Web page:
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UN High Seas Treaty
News: Post a decade of negotiations, the UN members have agreed (in New York, US) on the first-ever treaty – the UN High Seas Treaty, to protect the world’s oceans outside national boundaries.
What is High Seas Treaty?
“Treaty of the High Seas”, is an international agreement on the conservation and sustainable use of marine biological diversity of areas beyond national jurisdiction within the framework of the UNCLOS.
It places 30% of the world’s international waters into protected areas (MPAs) by 2030, and puts more money into marine conservation and new rules for mining at sea.
It provides for arrangements for sharing marine genetic resources, such as biological material from plants and animals in the ocean and requirements for environmental assessments for deep sea activities like mining.
The treaty can have benefits for society (pharmaceuticals and food) and will help reverse biodiversity losses and ensure sustainable development.
2/3rd of the world’s oceans are currently considered international waters/high seas but until now only about 1% of these waters have been protected.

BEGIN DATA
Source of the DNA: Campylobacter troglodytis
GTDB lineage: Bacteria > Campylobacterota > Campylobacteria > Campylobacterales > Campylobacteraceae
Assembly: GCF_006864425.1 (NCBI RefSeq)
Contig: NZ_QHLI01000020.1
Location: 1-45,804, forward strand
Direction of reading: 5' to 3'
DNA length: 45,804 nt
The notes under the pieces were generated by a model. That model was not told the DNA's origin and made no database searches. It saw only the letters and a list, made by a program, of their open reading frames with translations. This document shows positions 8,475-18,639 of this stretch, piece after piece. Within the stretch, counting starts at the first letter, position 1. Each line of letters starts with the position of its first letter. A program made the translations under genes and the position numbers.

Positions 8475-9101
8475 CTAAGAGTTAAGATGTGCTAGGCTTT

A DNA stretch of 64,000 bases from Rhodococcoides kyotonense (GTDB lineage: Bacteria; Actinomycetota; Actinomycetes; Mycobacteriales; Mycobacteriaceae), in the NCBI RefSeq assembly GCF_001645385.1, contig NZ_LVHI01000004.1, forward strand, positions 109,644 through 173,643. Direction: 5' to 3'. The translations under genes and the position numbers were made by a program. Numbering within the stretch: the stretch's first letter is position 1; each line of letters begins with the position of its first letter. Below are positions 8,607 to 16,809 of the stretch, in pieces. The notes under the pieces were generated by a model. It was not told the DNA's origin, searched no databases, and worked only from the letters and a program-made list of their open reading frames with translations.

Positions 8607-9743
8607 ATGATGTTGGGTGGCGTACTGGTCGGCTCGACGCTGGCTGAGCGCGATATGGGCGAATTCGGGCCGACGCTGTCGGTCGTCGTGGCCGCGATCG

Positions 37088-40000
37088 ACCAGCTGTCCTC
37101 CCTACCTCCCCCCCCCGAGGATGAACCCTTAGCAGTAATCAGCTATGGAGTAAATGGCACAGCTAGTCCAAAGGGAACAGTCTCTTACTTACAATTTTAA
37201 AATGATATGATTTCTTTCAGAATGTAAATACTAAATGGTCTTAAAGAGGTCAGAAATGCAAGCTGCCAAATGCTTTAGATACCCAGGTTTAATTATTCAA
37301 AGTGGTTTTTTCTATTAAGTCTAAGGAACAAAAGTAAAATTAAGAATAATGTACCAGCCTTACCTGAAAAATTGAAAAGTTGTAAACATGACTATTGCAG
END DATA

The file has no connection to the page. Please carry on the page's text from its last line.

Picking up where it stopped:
Nearly 10% of marine species on the high seas were found to be at risk of extinction mainly due to overfishing and pollution.
41% of the threatened species are also affected by climate change (more CO2 absorption, more acidic, increased marine heat waves), and deep sea mining.
For example, Dugongs used to be common marine animals but now less than 1000 remain in the wild.
There were debates, particularly around what a marine protected area (MPA) is – sustainable use/fully protected from fishing, shipping and exploration activities like deep-sea mining.
Developing nations were disappointed by the limited funding options included in the text of the treaty.
If the MPAs are not properly connected, it might not have the desired impact as many species are migratory.
The treaty must be formally adopted and will enter “into force” once enough countries (~ 40) have signed and legally passed it in their own countries.